EDIT: Monday 2pm. I think they are both awful in their own ways but I reckon it's a Clinton win and so does the Independent.
INCOMING: Oh, good god. All bow to our Orange Overlord.

Friday, 4 November 2016

BBC turns Terracotta Warriors origins into culture wars


The world is changing, the sun sets on the British empire and all that is solid melts like a Mr Whippy ice-cream in the summer heat.

Some people can't stand it. In terms of cultural appropriation, Dan Snow's claim in his programme, The Greatest Tomb On Earth: Secrets Of Ancient China, that the Terracotta Warriors (made some two centuries before the Common Era), were Greek-led innovations takes the chauvinist biscuit.

Snow dons his best Victorian colonialist demeanor to assure BBC viewers that, joy of joys, it was us who did it after all. All is right with the world.

According to the BBC puff, "Mobilising the latest technology, delving into some of the oldest texts, enlisting world experts and employing forensic science, together the three reveal an explosive secret from the foundations of the Chinese empire".

That "explosive secret" is the leap from simplistic human representation in art to the full-on 3D life-size figures discovered in the tomb of the First Emperor, Qin Shi Huangdi (259-210BC). For which Snow credits the west on not very much evidence.

As if, as in every culture, the Chinese weren't already on the road to increasingly "accurate" representations of the human figure. European art underwent its own revolutionary leap in human depiction in the middle-ages, more than a thousand years later: from stiff, unreal figures (similar to early Greek sculptures) where man was peripheral to God, to man placed at the centre of the universe as a spiritual being, giving rise to perspective and an attempt to inject life into the art. But even that is not as a big a leap as Snow taking credit on behalf of the West. History isn't — or shouldn't be – a competition. (Yes, that goes for Chinese chauvinism as well.)

Qin Shi Huangdi unified China, often brutally, and standardised weights, measures and language. It was a period of massive change giving rise to a super-state that could draw on all its resources.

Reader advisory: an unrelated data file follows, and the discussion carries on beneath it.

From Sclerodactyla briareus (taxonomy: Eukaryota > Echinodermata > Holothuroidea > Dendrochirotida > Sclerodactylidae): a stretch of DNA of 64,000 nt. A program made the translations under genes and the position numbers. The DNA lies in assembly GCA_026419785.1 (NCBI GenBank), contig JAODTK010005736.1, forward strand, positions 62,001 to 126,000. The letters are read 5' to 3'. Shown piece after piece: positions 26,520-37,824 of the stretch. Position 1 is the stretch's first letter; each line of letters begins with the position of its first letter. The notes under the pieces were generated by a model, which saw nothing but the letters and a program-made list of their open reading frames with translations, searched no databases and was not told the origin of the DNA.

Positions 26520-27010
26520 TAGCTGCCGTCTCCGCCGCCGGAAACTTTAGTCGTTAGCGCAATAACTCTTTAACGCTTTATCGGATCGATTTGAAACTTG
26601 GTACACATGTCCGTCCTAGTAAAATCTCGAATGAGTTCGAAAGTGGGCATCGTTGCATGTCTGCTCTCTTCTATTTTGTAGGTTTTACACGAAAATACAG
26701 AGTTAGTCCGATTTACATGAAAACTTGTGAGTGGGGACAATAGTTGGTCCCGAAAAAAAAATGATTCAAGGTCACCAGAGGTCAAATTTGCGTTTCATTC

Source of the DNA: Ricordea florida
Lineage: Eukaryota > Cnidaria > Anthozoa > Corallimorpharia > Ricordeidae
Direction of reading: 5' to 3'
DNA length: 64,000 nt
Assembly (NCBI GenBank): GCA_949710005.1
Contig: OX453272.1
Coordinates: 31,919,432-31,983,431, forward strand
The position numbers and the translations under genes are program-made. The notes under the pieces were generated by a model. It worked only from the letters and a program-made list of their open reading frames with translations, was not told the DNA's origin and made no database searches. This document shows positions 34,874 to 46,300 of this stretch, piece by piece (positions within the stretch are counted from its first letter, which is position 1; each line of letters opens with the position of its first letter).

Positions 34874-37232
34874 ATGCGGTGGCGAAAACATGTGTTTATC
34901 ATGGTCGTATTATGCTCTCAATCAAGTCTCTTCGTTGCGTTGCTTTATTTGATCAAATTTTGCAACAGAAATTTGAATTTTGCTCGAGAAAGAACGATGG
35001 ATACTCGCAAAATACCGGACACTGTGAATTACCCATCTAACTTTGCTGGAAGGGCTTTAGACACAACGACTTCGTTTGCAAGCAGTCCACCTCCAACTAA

Of course, cross-fertilisation happens. Hey, the West got China's silk, porcelain, tea technology, gunpowder and hydraulics and a whole lot more. The Jesuits may have introduced the water screw to China but the Chinese soon replaced it by vastly more efficient piston-pumps.

But, let's say Greek statues found their way into China. If it was such a massive influence, then surely there would be copies of the Greek style cropping up elsewhere? That distinctive fluid, muscular style: where is it in ancient Chinese art?

The whole weight of the programme rests on the assertion that the terracotta warriors would not have been possible without the Greeks teaching the Chinese how to do it, even though the Chinese were technologically more advanced.

During Qin Shi's reign there occurred a paradigm shift in figurative representation in the plastic arts, a vast improvement on how the Chinese had hitherto comprehended the world. Given that China had the ceramics technology, how long would it have been for them to size up? The puppyish Dr Albert Lim (not a threat to Dan Snow's officer-class authority) happily bounds alongside providing ethnic and scientific cover with lots of excited gasps but he never challenges the narrative swerve being constructed out of the flimsiest evidence.

On closer inspection, China history buff Hooi Yau Ming writes in one Facebook discussion:
The evidence was not conclusive, and they acknowledged that in the documentary. The skull that was found in Xi'an, whilst not of Chinese origin, was not of European origin. And the DNA test which showed genes of European origin, was done on DNA located in Xinjiang province, which is nearly 3,000km away from Xi'an - I myself am not surprised by this particular result.